Is there any kind of CLEAR consensus about what and when the FIRST letter was? Received either by the police or the Central News (etc.)? While there are probably many unprecedented aspects of the case, I'm not aware of letters from a murderer in other 19th century crimes. So I would imagine that the first would be of "primary" importance, and have the highest likelihood of being authentic.
I know in the Lindburgh kidnapping, the first letter, obviously found on the window sill, is considered authentic, but a lot of doubt has come to be placed on the others, including the "boad Nelly" one. Mickey Rosner, Vitale and Spitz, as well as NY gangster Owney Madden, were all curiously given copies by Lindburgh of the first, and the others may have stemmed from an extortion plot developed in the underworld, and not related to the actual kidnapping.
I think the closest modern similarity is the Zodiac killer, who enclosed a piece of cloth from the slain cab driver in one of the letters, developed a sophisticated cipher with which to taunt the police, and a malevolent nom-de-plume. And, of curse, he was never caught either.
And some, like the Torso killings in Cleveland in the 30's, just went about their grim business without the need to unburden their soul.......
You make some good points about the murders. The only message from the killer might have been the murders themselves.
That and there not being any murders during October gives credence to the likelihood that the killer did crap himself due to all the publicity, as that month was the height of the Ripper scare. I think the lapse between Eddowes' murder and Kelly's (and the extent of the latter's mutilation) is partly due to the Ripper being too chickensh*t to have ripped another prostitute up that month and that he was frustrated at not being able to do so.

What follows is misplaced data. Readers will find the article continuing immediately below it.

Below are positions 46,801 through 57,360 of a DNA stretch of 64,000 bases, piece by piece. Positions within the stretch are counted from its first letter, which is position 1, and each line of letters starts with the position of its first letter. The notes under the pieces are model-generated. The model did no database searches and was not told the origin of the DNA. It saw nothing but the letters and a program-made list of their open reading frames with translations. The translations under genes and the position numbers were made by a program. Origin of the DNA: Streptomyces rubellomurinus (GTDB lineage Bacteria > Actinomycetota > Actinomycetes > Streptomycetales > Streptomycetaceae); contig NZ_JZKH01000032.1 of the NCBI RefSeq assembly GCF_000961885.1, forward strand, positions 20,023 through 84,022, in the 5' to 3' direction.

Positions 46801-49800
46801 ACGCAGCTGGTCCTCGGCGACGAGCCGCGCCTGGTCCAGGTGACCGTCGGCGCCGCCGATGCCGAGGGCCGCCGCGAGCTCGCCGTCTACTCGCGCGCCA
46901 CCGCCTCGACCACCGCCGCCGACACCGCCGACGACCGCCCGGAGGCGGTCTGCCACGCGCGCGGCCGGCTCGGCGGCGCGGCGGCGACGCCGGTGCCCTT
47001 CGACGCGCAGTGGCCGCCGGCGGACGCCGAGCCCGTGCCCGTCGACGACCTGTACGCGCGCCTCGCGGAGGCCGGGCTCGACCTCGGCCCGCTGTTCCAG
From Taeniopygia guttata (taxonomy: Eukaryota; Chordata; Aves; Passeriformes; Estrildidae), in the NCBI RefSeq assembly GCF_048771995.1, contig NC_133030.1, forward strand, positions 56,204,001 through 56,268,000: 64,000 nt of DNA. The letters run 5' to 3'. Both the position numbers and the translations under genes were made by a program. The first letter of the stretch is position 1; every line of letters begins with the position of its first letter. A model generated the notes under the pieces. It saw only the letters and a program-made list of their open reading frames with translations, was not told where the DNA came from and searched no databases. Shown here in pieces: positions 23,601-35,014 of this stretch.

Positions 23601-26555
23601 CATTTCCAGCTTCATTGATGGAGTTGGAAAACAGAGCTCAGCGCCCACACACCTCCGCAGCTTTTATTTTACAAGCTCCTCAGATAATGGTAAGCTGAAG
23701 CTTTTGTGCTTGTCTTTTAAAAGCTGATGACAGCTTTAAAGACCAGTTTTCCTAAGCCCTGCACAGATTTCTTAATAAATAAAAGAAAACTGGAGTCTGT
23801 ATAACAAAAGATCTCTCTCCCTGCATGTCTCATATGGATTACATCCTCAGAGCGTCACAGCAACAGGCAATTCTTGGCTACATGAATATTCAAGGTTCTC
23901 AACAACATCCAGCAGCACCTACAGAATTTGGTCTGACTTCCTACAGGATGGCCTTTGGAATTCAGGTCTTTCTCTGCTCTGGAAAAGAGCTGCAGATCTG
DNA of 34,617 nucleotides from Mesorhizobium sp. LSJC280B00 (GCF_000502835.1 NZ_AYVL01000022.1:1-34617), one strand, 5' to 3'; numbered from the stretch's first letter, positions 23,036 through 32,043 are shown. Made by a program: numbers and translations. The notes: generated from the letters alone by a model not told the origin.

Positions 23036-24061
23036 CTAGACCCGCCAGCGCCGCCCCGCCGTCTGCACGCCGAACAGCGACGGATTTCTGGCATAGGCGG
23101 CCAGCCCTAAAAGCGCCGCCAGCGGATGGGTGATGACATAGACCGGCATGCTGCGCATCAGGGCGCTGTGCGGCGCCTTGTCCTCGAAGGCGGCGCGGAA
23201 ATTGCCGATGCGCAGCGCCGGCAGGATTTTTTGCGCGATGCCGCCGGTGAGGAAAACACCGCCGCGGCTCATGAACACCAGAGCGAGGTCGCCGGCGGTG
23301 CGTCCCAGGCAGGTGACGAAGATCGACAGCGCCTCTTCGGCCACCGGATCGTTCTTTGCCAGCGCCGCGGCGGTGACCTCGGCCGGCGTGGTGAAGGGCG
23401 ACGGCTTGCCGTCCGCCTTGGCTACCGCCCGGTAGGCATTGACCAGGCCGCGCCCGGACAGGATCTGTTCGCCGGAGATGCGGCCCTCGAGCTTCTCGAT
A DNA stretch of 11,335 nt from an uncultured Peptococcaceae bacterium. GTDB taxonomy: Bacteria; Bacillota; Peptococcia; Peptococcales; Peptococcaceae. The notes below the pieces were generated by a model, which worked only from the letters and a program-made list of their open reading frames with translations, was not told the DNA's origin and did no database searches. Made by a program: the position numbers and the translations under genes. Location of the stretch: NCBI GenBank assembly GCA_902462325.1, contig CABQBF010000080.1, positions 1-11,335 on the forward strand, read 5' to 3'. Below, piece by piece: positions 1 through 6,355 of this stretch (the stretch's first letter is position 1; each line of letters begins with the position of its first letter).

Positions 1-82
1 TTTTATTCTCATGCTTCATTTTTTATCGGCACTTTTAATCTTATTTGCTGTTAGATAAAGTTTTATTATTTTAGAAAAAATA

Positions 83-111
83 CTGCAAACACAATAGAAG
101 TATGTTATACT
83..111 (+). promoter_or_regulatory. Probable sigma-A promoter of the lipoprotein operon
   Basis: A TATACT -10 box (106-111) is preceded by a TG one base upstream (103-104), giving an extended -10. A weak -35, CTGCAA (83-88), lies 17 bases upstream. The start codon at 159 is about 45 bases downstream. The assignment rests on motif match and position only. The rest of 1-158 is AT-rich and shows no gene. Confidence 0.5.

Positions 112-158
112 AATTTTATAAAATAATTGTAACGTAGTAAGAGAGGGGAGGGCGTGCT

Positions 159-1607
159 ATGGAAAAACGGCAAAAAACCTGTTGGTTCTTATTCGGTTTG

Boss and the postcard are real. He is going to do a double murder, and wants everyone to know that both are his. If he says nothing, with the speed that he works, there is going to be a high probability that a second killer will come into play, if he waits to claim, the message will be called a hoax. He has few options, the best being what happened here. Send a letter detailing a crime, then include more details of future criminal activity that involves the postal system. By law, the postal system has to be told of any criminal activity that will pass through them, and the special investigation branch will act with the police to monitor the situation. He covered all the bases; he asked for info not to be released, he gave his name, he detailed shipping body parts through the postal system, and he said that he would write again. To make it even easier, he sent the second reply on a postcard. This postcard should have never made it past sorting, and I am not so sure that it did. This postcard is not only suppose to be caught by the post office for coming from someone bent on missusing the postal system, but it is evidence in a crime that has London on the world stage; there should have been chaos in the postal system, no matter when it was spotted,that it made it to the News Agency, but there wasn't, there was just words over the postmark being a day late. The only people that can debate the actual fact of that postcard being delivered, are the same people that are hinted at being the ones that created a possible hoax. Someone cries foul on that postmark, there would be enough evidence, and enough support to end up hanged for someones crimes, and no news is worth death and the condemnation. That postmark would have been just a quick fix, because now they have messed with Jacks plan. I am going to take a wild guess, and say that a message, unlike the first sent for the sake of the double murder, arrived from Jack. With his anger, his confidence, he probably hand delivered it to the police station himself. The..."I think I wet myself" letter. They could not claim a third, it would detail the postmark error, but within the page he would probably express his disappointment, say that he had one more lady to work on, and that he would need time to calm down from what must have been an error concerning his double event. The last, he would write, wouldbe slightly more sweet than the rest, be sure to have all the facts corrects. Pictures and all, they made sure that Mary was well documented, and correct.